Originality95
Lyrical Content90
Longevity75
Overall Impact75
Reader Rating0 Votes0
84
Taking its conceptuality into consideration, it’s great that ’50 Song Memoir’ exists; it’s everything it claims to be, and massive fans of Stephin Merritt are bound to get a kick out of it

In the same vein as 1999’s ’69 Love Songs’, the Magnetic Fields have piled together another conceptual epic in the form of ’50 Song Memoir’. The album details numerous events in the life of songwriter, producer, vocalist and multi-instrumentalist Stephin Merritt. The album features fifty songs (you probably guessed that), and typifies how adventurous Merritt can be once he gets an idea in his head. The results are mostly good, with the stories being told having a decent mix of charm and quirkiness, the kind of thing you’d expect from a Magnetic Fields album.

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The story begins at ’’66 Wonder Where I’m From’ and ends with a fifty year old’s ’’15 Somebody’s Fetish’. What happens in between is hardly romantic, with Merritt very much so going into specifics about his life, rather than the milestones one would assume would be written and sung about. ’’68 A Cat Called Dionysus’ details Merritt’s relationship with his cat at a very young age and how “he hated me, but I loved him”. The almost creepy instrumental and Merritt’s gothic vocals somehow fail to get in the way of this song being adorable.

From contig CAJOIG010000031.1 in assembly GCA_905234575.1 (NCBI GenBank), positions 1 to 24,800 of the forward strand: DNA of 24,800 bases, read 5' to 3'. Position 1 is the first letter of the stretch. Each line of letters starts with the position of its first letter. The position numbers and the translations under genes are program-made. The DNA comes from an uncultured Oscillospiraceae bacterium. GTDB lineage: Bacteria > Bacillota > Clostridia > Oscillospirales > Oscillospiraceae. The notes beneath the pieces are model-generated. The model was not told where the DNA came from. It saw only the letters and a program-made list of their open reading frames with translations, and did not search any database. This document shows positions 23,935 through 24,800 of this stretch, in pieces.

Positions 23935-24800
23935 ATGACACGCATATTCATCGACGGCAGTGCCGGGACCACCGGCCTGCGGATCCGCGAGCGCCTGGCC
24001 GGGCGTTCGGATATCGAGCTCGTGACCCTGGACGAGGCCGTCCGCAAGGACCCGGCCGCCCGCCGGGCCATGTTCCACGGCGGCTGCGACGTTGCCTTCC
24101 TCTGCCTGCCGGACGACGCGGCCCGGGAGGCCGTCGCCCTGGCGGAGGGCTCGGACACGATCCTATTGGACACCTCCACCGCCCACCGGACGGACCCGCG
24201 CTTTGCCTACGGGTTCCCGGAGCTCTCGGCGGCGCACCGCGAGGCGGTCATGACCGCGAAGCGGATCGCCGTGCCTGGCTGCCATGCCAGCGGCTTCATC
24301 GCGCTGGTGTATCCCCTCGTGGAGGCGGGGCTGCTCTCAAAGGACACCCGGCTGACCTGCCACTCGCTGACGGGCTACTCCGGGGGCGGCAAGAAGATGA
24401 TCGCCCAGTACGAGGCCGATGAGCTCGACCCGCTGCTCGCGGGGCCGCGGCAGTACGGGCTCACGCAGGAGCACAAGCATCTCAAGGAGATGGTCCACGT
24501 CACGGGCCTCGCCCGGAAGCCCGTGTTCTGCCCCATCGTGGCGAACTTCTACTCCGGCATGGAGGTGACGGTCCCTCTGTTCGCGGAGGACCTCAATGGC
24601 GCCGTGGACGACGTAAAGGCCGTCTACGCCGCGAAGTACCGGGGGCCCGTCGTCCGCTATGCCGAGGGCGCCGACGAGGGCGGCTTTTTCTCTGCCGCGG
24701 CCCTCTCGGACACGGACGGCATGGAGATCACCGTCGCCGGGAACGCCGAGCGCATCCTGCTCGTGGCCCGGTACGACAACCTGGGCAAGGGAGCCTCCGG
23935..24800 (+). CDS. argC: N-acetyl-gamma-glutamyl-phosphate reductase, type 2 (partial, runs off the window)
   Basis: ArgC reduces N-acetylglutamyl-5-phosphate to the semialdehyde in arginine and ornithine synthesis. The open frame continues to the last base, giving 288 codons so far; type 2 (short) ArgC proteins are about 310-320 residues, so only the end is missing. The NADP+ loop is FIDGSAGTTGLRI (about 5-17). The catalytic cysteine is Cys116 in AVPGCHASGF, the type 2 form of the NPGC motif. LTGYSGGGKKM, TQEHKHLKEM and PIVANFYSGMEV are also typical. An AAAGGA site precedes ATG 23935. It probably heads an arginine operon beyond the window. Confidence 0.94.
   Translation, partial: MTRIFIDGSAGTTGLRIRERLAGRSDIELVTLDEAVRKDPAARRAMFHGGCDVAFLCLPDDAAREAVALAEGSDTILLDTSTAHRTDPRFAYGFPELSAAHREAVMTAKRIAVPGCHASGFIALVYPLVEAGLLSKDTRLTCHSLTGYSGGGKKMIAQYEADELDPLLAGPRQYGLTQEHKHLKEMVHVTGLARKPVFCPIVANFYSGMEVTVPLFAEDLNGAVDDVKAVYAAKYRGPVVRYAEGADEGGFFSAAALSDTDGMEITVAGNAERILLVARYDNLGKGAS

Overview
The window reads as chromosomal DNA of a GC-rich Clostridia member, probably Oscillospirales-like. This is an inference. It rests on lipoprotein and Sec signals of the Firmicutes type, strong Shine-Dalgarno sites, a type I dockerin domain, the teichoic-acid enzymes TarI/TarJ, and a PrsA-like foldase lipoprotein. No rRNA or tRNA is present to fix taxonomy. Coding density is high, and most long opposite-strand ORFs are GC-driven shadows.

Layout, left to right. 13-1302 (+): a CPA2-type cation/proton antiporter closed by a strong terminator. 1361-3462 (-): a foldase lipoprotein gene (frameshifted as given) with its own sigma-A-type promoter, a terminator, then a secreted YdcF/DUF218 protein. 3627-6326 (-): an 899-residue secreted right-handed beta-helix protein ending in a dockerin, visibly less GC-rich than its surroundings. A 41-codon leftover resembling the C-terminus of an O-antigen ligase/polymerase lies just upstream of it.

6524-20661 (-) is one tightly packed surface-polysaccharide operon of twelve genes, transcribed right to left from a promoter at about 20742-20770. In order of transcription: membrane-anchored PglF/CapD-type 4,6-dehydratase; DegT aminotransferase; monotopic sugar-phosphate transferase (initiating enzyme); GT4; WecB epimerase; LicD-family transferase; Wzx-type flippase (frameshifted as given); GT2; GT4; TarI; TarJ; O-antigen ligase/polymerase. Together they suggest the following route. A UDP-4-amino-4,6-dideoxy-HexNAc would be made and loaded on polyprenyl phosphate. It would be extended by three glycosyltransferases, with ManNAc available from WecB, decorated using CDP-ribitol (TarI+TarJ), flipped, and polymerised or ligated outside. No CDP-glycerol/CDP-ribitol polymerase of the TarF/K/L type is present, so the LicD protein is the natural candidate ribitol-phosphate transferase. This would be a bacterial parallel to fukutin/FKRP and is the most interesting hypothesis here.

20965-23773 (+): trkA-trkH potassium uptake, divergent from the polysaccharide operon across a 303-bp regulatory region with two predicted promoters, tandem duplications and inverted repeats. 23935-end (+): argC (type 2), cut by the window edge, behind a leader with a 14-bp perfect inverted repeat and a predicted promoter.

Other key compositions include ’’81 How to Play a Synthesizer’, which sees the Magnetic Fields go full new wave, ‘’83 Foxx and I’, which boasts a simple but lovely chorus, and ’’92 Weird Diseases’, which is a lyrical powerhouse about having numerous diseases – a seriously great piece of songwriting; “nearly fatal renal cysts, maybe Asperger’s if that exists”.

The album takes a pretty underwhelming dip later on. The likes of ’’05 Never Again’ and ‘’06 “Quotes”’, among others, lack the necessary memorability, intriguing stories or quotable lyrics that earlier songs from the album include. This is a five-disc, two-and-a-half hour album, so it’s not like every single song was going to be incredible, but if a lot of the slightly boorish stuff from the last two discs was shaven off, it’d make the album that much better.

Taking its conceptuality into consideration, it’s great that ’50 Song Memoir’ exists; it’s everything it claims to be, and massive fans of Stephin Merritt are bound to get a kick out of it. It’s an audial autobiography, an optimistic rarity with fulfilling results.

’50 Song Memoir’ is out now via Nonesuch Records

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